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In the examples below, can 'some' be replaced with 'about', 'around'?
And also, are sentences below a correct usage of the word 'some'?

1) Some hundred people
2) annual production of some 35 million units
3) In 13 months, I flew to 14 countries and gave some hundred talks
4) he found his teen pal some 50 years later
5) annual production of some 35 million units

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    Yes, it can and yes, they are. It is also more formal that about or around. Especially in news writing about business/economics, for numbers. some is the same but shorter than approximately. – Lambie Apr 24 '16 at 18:50
  • @Lambie could you add this as an answer? – Sergey Apr 24 '16 at 19:48
  • And then there's "Some pig!", which has a different meaning entirely. – Hot Licks Apr 24 '16 at 20:17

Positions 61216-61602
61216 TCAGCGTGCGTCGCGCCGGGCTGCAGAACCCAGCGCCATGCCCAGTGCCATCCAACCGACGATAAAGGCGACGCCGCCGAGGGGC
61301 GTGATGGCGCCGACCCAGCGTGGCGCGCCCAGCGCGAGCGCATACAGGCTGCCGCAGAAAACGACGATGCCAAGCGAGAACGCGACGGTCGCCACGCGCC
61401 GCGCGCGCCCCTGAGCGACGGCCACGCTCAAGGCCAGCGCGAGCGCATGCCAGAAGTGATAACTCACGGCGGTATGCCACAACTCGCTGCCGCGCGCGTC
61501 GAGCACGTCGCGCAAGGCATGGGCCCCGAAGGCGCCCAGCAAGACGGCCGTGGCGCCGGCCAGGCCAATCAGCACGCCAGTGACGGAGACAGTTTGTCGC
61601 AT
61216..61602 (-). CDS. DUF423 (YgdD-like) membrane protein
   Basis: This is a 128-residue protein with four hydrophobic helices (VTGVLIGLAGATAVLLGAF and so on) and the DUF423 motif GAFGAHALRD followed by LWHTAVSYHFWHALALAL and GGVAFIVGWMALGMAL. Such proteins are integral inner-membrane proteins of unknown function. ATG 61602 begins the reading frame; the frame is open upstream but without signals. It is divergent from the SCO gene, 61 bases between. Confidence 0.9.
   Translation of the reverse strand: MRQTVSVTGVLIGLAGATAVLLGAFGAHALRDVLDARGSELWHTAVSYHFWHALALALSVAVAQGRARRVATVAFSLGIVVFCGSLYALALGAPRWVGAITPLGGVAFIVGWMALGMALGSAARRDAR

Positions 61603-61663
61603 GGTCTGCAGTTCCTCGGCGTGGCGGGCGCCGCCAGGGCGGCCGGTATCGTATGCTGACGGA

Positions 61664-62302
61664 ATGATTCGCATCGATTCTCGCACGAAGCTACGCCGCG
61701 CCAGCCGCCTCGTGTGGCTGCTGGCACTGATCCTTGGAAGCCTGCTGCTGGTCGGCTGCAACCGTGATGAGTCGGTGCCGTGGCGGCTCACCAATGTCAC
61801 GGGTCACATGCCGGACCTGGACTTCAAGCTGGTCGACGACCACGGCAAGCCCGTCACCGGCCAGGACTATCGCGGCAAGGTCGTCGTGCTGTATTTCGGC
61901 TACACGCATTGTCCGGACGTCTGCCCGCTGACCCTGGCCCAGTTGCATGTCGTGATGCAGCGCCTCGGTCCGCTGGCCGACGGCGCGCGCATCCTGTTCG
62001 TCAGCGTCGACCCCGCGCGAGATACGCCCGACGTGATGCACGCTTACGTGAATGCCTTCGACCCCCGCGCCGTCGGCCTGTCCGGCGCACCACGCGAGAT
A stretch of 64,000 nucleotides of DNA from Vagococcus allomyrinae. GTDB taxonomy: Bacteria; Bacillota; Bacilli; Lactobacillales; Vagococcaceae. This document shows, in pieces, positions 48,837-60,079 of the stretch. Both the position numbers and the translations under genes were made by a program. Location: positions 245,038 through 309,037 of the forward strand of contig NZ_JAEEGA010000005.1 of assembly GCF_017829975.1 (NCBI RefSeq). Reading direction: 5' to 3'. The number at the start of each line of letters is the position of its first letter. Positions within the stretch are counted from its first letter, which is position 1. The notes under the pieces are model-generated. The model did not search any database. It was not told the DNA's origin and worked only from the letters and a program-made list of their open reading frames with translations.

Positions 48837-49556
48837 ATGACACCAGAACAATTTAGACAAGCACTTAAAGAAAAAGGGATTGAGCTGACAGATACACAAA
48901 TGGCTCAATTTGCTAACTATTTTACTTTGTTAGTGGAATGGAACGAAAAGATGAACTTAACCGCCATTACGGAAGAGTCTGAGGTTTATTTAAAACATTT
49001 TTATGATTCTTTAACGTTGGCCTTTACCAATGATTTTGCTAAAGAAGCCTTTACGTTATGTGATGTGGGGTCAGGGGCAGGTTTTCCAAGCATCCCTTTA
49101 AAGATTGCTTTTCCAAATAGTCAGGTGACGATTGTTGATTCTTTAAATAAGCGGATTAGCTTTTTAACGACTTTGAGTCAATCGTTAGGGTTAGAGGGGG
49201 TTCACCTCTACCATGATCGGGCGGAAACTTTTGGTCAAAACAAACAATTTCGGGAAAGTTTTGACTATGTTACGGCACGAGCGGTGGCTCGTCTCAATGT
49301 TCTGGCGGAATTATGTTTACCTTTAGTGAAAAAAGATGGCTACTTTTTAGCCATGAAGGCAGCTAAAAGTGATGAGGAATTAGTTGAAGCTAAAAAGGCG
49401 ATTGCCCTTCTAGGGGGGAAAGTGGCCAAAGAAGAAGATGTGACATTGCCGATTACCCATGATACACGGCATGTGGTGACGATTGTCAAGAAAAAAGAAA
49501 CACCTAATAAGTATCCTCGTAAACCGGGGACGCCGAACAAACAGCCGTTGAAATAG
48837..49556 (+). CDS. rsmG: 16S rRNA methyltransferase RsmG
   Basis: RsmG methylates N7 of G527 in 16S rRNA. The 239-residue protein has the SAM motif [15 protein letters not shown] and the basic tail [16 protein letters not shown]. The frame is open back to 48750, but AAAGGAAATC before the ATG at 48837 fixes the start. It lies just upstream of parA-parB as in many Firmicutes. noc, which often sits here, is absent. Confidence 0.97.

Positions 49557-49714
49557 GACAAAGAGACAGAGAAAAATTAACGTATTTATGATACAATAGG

• Then, there's what the lady of the night said to the computer...too. – Lambie Apr 24 '16 at 20:33
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Yes, it can and yes, they are. It is also more formal than about or around. Especially in news writing about business/economics, for numbers. /some/ is the same as approximately but a shorter word.

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Yes all three can be used interchangeably.

Some: an unspecified number or amount of people or things. "here are some of our suggestions"

Around: (used with a number or quantity) approximately. "software costs would be around £1,500"

About: (used with a number or quantity) approximately. "reduced by about 5 per cent"

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